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Bears will sleep until mud season

Brief by Central Staff

Wildlife – December 2001 – Colorado Central Magazine

We shouldn’t have to worry about bears until about April, according to local wildlife officer Ron Dobson.

He said the last foraging bruins — in town, anyway — were reported during the last week of October.

By November, “they’ve put on all the weight they’re going to put on, and they’re heading for their dens.” They may not hole up right away, though.

Stuffed bear at hunter information tent in front of Salida McDonald's
Stuffed bear at hunter information tent in front of Salida McDonald's

“Sometimes they’ll do what we call walking hibernation. They’ve quit eating and defecating, but they’ll walk around outside the den entrance for a few days.”

Not all Colorado bears had gone to bed by Hallowe’en, though. An Aspen man reported that a bear broke into his car on Nov. 5 to ravage bags of grain that he had bought for feeding birds and chipmunks. “I had hamster food in my trunk,” he told the Denver Post, “and none of the animals in the woods were eating it. But I guess the bears like it.” The bear also consumed 10 pounds of green grapes, and caused $1,000 damage to the car.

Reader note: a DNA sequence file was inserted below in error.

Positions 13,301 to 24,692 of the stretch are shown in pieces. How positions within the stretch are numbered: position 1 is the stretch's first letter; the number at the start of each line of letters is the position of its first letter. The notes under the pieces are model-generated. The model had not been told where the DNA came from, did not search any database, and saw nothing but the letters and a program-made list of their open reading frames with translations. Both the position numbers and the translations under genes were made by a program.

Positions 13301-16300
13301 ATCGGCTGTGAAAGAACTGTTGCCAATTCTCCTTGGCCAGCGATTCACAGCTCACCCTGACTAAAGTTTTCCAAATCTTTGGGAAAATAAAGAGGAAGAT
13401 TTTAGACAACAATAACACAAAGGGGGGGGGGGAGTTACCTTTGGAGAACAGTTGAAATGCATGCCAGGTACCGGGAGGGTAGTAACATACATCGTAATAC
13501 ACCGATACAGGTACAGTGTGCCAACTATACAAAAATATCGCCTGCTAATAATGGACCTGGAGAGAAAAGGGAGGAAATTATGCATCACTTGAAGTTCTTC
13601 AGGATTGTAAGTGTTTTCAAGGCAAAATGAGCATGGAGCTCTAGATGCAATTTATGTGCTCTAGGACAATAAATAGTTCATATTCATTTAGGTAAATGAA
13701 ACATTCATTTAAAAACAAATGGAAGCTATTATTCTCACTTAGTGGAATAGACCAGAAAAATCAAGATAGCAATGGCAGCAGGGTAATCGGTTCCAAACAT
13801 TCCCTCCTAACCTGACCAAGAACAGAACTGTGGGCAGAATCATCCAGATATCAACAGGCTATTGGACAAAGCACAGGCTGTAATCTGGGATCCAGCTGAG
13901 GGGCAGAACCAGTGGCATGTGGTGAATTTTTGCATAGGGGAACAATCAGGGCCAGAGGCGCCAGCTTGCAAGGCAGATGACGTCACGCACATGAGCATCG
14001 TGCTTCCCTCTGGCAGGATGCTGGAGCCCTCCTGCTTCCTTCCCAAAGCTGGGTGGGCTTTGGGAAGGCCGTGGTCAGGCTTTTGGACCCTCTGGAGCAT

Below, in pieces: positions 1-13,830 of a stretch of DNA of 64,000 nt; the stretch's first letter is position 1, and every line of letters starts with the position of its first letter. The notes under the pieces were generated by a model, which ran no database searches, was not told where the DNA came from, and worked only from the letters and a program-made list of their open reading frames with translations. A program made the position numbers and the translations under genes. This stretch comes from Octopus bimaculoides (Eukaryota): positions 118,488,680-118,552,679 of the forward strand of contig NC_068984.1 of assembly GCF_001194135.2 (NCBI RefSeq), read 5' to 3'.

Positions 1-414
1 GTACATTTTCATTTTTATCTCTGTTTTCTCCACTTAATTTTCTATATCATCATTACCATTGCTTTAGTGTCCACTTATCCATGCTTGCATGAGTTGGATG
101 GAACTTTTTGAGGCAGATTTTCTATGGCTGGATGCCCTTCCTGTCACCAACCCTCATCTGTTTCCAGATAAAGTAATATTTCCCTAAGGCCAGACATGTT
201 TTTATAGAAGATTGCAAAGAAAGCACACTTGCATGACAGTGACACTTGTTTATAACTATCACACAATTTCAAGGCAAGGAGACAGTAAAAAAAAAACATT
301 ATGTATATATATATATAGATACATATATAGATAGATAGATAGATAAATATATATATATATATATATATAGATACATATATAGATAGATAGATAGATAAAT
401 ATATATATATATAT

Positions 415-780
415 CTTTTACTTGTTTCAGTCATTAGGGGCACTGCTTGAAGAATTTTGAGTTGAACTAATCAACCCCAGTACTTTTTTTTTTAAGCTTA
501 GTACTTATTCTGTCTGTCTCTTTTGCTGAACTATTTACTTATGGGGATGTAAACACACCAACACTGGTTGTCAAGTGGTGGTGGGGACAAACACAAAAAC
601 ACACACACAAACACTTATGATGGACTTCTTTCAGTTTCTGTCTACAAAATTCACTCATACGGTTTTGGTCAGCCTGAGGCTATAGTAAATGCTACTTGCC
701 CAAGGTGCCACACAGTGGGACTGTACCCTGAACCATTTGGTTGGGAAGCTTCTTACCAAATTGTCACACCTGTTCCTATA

Last summer’s abundance of sightings and attacks was most likely caused by the weather — a late frost, which destroyed the blossoms that would otherwise grow into bear food, and a dry spell, which diminished the supply of other ursine fodder.

Thus the bears had to look harder for food, which brought them into areas they might otherwise have avoided. And as tourism grows, there are more people in the mountains to interact with the bears.

For our part, the closest encounter came during the first week of October, when our next-door neighbor found fresh bear scat in his driveway about 25 feet from Central world headquarters. We missed the visit, though — we were enjoying a short vacation in southern Utah, where we saw a bobcat and some wild turkeys, but no bears.

And may next spring produce an abundance of acorns and berries.